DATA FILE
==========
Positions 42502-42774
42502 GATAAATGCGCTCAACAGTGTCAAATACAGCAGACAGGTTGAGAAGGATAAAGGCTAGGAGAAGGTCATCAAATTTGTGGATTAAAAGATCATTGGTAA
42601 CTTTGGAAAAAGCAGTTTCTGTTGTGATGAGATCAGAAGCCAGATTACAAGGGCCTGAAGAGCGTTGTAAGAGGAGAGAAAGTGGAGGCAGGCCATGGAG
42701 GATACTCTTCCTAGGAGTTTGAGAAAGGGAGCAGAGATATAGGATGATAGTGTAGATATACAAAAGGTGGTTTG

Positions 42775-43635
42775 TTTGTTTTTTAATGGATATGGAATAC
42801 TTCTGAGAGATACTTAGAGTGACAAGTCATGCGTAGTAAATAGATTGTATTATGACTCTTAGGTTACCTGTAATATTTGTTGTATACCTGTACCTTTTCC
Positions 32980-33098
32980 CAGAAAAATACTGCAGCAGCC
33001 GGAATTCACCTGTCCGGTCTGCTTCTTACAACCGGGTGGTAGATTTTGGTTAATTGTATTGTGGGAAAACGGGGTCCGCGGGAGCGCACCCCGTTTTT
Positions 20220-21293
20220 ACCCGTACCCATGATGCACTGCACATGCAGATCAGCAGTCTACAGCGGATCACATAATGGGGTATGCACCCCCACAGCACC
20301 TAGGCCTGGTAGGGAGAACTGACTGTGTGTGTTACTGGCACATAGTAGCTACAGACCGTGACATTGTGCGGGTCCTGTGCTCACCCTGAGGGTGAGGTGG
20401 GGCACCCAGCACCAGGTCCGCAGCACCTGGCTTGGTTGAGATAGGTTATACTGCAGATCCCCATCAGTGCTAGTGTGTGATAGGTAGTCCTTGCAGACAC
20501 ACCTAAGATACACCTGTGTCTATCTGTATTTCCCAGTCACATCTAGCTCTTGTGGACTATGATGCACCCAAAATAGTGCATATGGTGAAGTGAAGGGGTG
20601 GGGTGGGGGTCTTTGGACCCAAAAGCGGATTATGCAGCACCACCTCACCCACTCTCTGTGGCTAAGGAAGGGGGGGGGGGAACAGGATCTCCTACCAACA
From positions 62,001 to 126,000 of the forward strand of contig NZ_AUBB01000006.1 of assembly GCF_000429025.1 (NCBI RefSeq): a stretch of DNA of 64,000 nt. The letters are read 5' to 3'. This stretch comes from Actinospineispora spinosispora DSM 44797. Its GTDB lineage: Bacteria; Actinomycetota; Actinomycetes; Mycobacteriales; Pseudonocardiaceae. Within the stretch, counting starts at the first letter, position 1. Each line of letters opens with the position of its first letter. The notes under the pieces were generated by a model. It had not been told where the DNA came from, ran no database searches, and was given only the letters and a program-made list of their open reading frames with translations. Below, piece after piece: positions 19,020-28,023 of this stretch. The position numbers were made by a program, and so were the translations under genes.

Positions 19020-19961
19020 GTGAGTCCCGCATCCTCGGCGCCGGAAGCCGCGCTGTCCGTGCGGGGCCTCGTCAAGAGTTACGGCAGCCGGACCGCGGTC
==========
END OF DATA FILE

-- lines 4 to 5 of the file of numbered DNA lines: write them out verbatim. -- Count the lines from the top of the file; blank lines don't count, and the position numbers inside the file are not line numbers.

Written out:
42701 GATACTCTTCCTAGGAGTTTGAGAAAGGGAGCAGAGATATAGGATGATAGTGTAGATATACAAAAGGTGGTTTG

Positions 42775-43635